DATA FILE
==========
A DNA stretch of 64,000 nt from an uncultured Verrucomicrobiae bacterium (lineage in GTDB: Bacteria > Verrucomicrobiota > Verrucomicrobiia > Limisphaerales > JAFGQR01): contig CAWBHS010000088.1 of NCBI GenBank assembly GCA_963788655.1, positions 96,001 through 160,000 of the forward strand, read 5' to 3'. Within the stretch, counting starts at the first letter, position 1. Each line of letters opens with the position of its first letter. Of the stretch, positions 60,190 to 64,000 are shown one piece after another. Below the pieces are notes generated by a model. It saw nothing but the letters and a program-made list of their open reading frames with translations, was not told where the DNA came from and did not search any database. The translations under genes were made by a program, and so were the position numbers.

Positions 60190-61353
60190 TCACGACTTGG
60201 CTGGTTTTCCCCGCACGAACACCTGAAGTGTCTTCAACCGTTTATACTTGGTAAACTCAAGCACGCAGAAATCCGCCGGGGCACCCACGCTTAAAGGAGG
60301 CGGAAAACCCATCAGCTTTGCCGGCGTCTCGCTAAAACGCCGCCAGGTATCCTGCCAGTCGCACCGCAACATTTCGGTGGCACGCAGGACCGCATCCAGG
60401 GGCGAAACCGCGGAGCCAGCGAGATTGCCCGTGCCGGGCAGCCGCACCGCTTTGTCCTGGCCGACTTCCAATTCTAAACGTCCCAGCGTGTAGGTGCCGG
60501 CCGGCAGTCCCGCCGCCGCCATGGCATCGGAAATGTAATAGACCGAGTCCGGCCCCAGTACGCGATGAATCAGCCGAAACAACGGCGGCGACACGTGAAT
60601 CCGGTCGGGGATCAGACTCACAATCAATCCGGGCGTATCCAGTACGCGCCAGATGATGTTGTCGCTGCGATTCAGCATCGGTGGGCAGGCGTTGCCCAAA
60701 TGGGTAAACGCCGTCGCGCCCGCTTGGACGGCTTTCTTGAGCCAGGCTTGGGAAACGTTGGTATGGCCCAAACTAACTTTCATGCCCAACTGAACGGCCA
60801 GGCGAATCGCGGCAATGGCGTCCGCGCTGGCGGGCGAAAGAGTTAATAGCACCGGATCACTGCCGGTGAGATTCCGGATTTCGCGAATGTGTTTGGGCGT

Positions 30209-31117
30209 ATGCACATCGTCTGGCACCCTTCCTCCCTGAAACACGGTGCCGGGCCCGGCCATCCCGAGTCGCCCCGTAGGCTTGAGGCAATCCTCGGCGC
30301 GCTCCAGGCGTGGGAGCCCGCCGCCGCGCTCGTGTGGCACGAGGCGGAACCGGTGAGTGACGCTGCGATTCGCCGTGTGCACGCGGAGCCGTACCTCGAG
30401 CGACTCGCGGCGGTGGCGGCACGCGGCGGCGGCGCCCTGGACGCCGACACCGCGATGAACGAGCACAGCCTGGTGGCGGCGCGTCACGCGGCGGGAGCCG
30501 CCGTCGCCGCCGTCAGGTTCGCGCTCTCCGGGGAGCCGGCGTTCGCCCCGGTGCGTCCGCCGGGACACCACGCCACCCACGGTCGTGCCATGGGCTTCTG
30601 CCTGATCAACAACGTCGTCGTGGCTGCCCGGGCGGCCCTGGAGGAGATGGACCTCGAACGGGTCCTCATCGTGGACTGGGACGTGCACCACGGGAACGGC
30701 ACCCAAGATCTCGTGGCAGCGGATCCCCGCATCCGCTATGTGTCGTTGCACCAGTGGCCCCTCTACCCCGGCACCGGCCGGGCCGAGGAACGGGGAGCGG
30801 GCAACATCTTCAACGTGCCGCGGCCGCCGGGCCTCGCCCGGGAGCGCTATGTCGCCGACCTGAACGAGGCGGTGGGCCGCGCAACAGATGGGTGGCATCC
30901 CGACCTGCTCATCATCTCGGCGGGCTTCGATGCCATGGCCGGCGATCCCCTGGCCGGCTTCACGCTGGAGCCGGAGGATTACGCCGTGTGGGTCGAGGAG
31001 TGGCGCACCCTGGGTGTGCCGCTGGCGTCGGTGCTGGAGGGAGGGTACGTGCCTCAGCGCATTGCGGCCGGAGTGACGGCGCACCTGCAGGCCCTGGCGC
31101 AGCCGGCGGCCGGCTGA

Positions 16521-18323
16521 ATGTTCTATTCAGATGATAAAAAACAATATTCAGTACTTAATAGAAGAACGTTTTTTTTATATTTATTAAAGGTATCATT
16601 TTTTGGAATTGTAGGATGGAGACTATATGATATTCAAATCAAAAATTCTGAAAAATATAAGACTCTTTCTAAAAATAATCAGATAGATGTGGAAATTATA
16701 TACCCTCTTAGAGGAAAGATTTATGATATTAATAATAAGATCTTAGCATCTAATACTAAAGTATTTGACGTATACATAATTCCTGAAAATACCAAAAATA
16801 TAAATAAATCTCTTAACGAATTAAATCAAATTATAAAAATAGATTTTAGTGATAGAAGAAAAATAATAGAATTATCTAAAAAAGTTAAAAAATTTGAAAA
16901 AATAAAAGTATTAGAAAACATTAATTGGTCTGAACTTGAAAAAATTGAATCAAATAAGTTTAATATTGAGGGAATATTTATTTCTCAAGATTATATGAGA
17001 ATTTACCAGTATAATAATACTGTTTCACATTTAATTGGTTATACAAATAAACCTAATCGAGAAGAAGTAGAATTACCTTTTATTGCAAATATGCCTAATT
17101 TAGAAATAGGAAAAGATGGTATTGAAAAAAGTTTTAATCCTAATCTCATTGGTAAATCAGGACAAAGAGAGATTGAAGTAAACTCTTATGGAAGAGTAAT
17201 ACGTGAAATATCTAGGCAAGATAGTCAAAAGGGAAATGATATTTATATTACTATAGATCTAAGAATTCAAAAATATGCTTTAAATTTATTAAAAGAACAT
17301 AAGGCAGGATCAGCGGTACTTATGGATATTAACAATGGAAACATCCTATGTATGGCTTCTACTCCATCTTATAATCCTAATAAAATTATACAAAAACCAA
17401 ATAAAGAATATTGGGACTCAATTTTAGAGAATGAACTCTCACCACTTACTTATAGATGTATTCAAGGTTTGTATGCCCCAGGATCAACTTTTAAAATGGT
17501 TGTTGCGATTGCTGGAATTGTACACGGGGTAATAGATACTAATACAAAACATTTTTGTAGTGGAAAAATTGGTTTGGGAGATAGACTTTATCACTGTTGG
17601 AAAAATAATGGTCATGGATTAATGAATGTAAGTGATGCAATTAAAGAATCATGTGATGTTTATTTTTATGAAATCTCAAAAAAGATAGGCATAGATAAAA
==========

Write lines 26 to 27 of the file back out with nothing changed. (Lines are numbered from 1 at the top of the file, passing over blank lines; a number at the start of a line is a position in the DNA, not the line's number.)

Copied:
16801 TAAATAAATCTCTTAACGAATTAAATCAAATTATAAAAATAGATTTTAGTGATAGAAGAAAAATAATAGAATTATCTAAAAAAGTTAAAAAATTTGAAAA
16901 AATAAAAGTATTAGAAAACATTAATTGGTCTGAACTTGAAAAAATTGAATCAAATAAGTTTAATATTGAGGGAATATTTATTTCTCAAGATTATATGAGA